WASHINGTON — The Obama administration's former auto czar agreed Thursday to pay $6.2 million to settle civil charges over his role in an influence-peddling scandal involving New York state's public pension fund.
The Securities and Exchange Commission announced the settlement with investment banker Steven Rattner. As part of the settlement, Rattner will also be barred for at least two years from working in the securities industry.
The SEC alleged that Rattner and his private-equity firm Quadrangle Group provided kickbacks, political favors and personal benefits in 2004-05 to get access to business from the state's $125 billion pension fund.
Rattner neither admitted nor denied the charges that were filed in a federal court in Manhattan. But he agreed not to violate the securities laws in the future. The settlement, which must be approved by the court, calls for Rattner to pay a $3 million fine and about $3.2 million in restitution.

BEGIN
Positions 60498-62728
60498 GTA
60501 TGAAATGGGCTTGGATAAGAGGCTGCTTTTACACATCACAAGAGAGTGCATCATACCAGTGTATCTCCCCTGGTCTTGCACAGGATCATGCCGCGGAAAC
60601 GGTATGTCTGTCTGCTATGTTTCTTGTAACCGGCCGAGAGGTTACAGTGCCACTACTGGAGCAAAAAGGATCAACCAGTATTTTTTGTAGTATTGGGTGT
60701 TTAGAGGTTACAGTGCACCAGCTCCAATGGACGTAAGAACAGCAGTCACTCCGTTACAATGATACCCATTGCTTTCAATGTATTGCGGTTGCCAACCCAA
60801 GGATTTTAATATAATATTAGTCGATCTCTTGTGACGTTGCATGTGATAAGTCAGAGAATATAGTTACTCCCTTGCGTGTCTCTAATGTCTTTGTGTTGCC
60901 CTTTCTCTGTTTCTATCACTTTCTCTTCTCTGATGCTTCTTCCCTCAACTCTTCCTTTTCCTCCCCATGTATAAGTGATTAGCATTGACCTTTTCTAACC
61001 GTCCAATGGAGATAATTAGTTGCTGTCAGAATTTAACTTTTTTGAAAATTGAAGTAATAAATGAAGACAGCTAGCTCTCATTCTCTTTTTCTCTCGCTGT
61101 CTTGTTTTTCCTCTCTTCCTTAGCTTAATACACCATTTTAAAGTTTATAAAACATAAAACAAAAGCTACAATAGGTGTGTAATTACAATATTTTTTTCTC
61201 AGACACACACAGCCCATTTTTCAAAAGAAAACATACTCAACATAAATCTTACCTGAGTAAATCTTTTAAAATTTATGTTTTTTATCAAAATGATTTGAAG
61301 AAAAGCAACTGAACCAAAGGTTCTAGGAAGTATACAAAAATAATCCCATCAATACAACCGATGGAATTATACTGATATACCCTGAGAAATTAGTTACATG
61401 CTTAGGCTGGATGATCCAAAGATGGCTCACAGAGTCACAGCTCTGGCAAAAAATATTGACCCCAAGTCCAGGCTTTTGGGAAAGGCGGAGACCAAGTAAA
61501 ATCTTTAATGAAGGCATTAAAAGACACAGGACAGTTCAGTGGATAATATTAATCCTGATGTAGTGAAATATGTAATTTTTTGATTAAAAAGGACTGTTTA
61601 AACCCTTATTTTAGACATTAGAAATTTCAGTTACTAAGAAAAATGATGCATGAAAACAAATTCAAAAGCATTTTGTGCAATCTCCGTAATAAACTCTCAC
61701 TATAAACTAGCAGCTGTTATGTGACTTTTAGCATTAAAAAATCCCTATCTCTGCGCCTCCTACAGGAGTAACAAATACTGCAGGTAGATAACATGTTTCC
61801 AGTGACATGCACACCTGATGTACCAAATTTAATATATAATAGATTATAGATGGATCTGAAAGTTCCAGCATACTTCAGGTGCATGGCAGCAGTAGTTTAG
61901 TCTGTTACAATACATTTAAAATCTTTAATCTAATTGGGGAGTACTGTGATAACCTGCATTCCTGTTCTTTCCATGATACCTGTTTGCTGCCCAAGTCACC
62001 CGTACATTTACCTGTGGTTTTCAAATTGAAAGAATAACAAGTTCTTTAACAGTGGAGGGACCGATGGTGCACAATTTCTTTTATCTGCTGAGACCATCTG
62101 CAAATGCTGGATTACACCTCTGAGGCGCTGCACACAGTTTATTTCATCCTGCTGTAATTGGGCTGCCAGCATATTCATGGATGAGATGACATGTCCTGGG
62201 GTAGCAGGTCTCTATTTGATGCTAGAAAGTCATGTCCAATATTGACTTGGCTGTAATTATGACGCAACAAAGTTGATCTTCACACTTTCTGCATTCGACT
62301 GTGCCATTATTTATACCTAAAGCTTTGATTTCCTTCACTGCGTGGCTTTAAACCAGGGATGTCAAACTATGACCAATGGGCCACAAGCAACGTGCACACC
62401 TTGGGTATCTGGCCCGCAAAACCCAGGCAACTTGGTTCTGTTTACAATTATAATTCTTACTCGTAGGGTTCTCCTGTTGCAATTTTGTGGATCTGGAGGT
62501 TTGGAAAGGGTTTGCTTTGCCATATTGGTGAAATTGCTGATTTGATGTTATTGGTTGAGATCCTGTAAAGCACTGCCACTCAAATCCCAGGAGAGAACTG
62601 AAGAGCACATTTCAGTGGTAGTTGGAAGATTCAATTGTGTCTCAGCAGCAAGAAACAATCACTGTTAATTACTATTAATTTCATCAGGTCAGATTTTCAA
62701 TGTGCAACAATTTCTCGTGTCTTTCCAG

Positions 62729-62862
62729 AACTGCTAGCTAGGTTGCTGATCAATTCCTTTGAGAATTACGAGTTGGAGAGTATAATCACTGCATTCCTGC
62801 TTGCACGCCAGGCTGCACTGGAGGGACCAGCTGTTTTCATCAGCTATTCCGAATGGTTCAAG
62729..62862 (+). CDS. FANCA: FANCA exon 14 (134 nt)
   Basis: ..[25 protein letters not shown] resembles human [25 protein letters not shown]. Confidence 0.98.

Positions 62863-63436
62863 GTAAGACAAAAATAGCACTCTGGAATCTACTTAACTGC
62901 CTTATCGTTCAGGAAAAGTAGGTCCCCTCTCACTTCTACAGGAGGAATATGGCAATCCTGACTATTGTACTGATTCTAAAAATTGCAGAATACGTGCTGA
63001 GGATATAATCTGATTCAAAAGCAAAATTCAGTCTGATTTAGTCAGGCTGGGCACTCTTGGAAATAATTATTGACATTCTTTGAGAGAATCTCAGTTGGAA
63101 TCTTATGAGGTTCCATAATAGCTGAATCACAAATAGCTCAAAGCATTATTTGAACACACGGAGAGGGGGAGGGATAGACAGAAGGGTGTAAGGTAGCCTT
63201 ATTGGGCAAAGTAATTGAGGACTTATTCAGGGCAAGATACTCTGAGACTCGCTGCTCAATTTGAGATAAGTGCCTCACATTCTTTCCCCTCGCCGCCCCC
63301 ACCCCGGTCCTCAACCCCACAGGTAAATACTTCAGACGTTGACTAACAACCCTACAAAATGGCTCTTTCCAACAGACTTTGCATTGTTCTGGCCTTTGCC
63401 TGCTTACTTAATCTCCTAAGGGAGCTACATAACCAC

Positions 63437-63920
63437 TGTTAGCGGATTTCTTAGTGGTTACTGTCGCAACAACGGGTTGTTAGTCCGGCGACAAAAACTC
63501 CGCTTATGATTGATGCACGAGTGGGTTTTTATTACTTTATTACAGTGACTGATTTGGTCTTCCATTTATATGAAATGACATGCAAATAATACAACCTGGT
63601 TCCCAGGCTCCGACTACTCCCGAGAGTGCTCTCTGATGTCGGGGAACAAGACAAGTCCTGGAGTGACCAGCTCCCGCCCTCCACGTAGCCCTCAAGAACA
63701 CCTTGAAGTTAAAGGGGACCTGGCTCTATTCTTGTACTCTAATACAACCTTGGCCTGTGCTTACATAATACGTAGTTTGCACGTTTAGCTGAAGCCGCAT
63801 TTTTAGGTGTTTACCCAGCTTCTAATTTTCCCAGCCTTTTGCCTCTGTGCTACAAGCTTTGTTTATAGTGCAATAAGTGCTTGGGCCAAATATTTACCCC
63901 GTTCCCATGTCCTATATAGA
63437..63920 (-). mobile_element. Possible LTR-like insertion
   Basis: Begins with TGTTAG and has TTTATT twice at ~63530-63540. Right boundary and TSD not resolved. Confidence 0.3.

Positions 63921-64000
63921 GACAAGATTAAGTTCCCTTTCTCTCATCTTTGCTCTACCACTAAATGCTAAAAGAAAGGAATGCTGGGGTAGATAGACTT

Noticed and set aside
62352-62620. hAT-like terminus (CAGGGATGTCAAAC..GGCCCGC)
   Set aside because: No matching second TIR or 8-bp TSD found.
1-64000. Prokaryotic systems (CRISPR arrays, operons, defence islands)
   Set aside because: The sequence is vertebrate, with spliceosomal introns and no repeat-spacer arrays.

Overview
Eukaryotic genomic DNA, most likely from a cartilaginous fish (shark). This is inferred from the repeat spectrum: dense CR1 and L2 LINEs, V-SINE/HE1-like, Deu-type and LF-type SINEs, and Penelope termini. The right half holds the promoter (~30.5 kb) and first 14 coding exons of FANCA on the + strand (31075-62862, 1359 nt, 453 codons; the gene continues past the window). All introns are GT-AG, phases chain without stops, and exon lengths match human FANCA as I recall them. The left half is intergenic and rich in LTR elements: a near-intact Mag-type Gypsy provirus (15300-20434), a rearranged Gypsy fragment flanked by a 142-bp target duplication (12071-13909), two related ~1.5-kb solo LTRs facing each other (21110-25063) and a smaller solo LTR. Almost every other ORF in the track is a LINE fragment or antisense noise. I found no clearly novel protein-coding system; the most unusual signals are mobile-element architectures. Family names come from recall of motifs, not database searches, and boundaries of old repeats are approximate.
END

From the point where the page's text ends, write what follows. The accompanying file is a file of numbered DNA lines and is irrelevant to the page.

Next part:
In a separate but related action Thursday, New York Attorney General Andrew Cuomo filed two suits against Rattner also accusing him of paying illegal kickbacks to help Quadrangle land a lucrative investment from the pension fund.
Cuomo is seeking at least $26 million from Rattner and a lifetime ban from the securities industry.
Rattner, a major political fundraiser for Democrats and influential policy figure, left the firm last year to become co-leader of the White House task force that restructured General Motors and Chrysler. He left the government in July and has been promoting his new book on the auto industry since.
The money Rattner is paying to settle the charges represents a fraction of his wealth. He reported net worth last year of between $188 million and $608 million. But banning him from the industry, even a temporarily, could greatly limit his earning potential.